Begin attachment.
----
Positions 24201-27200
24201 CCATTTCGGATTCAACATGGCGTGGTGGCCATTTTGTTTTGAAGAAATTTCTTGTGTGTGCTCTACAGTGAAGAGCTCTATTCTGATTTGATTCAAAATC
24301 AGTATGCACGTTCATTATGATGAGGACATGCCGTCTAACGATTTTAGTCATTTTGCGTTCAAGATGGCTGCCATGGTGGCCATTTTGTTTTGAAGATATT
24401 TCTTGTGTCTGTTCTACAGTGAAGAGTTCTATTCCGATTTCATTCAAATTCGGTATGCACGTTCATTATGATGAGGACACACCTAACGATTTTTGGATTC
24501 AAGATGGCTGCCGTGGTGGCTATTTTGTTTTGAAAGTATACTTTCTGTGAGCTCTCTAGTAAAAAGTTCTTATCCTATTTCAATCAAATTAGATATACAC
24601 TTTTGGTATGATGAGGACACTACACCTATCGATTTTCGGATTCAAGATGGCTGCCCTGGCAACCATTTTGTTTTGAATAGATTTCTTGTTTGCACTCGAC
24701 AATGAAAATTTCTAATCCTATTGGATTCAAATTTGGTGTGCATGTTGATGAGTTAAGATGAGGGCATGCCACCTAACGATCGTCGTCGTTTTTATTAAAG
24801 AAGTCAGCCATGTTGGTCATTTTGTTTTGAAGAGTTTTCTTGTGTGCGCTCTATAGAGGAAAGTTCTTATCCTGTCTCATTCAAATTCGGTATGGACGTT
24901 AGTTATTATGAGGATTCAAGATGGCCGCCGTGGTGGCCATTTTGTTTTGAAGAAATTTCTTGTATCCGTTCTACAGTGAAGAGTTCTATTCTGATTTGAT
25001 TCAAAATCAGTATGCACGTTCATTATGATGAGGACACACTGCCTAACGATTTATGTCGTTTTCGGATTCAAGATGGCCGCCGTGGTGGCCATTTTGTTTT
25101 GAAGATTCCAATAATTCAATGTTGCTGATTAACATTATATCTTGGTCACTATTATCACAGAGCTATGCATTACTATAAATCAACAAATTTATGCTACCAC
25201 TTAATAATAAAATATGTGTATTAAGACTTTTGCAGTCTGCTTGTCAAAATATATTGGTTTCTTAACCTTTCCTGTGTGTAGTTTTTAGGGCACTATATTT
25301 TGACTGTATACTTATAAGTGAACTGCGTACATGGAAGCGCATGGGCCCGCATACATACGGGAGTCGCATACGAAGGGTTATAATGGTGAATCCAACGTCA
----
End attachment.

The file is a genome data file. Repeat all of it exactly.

Positions 24201-27200
24201 CCATTTCGGATTCAACATGGCGTGGTGGCCATTTTGTTTTGAAGAAATTTCTTGTGTGTGCTCTACAGTGAAGAGCTCTATTCTGATTTGATTCAAAATC
24301 AGTATGCACGTTCATTATGATGAGGACATGCCGTCTAACGATTTTAGTCATTTTGCGTTCAAGATGGCTGCCATGGTGGCCATTTTGTTTTGAAGATATT
24401 TCTTGTGTCTGTTCTACAGTGAAGAGTTCTATTCCGATTTCATTCAAATTCGGTATGCACGTTCATTATGATGAGGACACACCTAACGATTTTTGGATTC
24501 AAGATGGCTGCCGTGGTGGCTATTTTGTTTTGAAAGTATACTTTCTGTGAGCTCTCTAGTAAAAAGTTCTTATCCTATTTCAATCAAATTAGATATACAC
24601 TTTTGGTATGATGAGGACACTACACCTATCGATTTTCGGATTCAAGATGGCTGCCCTGGCAACCATTTTGTTTTGAATAGATTTCTTGTTTGCACTCGAC
24701 AATGAAAATTTCTAATCCTATTGGATTCAAATTTGGTGTGCATGTTGATGAGTTAAGATGAGGGCATGCCACCTAACGATCGTCGTCGTTTTTATTAAAG
24801 AAGTCAGCCATGTTGGTCATTTTGTTTTGAAGAGTTTTCTTGTGTGCGCTCTATAGAGGAAAGTTCTTATCCTGTCTCATTCAAATTCGGTATGGACGTT
24901 AGTTATTATGAGGATTCAAGATGGCCGCCGTGGTGGCCATTTTGTTTTGAAGAAATTTCTTGTATCCGTTCTACAGTGAAGAGTTCTATTCTGATTTGAT
25001 TCAAAATCAGTATGCACGTTCATTATGATGAGGACACACTGCCTAACGATTTATGTCGTTTTCGGATTCAAGATGGCCGCCGTGGTGGCCATTTTGTTTT
25101 GAAGATTCCAATAATTCAATGTTGCTGATTAACATTATATCTTGGTCACTATTATCACAGAGCTATGCATTACTATAAATCAACAAATTTATGCTACCAC
25201 TTAATAATAAAATATGTGTATTAAGACTTTTGCAGTCTGCTTGTCAAAATATATTGGTTTCTTAACCTTTCCTGTGTGTAGTTTTTAGGGCACTATATTT
25301 TGACTGTATACTTATAAGTGAACTGCGTACATGGAAGCGCATGGGCCCGCATACATACGGGAGTCGCATACGAAGGGTTATAATGGTGAATCCAACGTCA